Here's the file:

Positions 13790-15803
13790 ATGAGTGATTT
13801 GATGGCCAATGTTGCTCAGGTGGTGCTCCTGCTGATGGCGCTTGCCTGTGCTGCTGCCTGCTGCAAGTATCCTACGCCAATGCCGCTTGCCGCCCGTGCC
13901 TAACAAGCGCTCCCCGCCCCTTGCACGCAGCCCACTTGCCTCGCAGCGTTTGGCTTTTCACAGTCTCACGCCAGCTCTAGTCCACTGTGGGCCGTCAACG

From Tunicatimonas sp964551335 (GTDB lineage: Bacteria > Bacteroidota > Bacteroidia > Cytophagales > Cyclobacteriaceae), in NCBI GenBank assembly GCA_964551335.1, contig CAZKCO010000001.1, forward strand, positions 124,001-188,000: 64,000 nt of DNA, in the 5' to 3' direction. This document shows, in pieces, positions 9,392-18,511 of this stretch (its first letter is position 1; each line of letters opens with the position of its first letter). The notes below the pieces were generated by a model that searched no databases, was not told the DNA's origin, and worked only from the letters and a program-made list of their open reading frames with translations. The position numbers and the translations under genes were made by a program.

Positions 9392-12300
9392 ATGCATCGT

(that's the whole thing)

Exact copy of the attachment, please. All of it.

Positions 13790-15803
13790 ATGAGTGATTT
13801 GATGGCCAATGTTGCTCAGGTGGTGCTCCTGCTGATGGCGCTTGCCTGTGCTGCTGCCTGCTGCAAGTATCCTACGCCAATGCCGCTTGCCGCCCGTGCC
13901 TAACAAGCGCTCCCCGCCCCTTGCACGCAGCCCACTTGCCTCGCAGCGTTTGGCTTTTCACAGTCTCACGCCAGCTCTAGTCCACTGTGGGCCGTCAACG

From Tunicatimonas sp964551335 (GTDB lineage: Bacteria > Bacteroidota > Bacteroidia > Cytophagales > Cyclobacteriaceae), in NCBI GenBank assembly GCA_964551335.1, contig CAZKCO010000001.1, forward strand, positions 124,001-188,000: 64,000 nt of DNA, in the 5' to 3' direction. This document shows, in pieces, positions 9,392-18,511 of this stretch (its first letter is position 1; each line of letters opens with the position of its first letter). The notes below the pieces were generated by a model that searched no databases, was not told the DNA's origin, and worked only from the letters and a program-made list of their open reading frames with translations. The position numbers and the translations under genes were made by a program.

Positions 9392-12300
9392 ATGCATCGT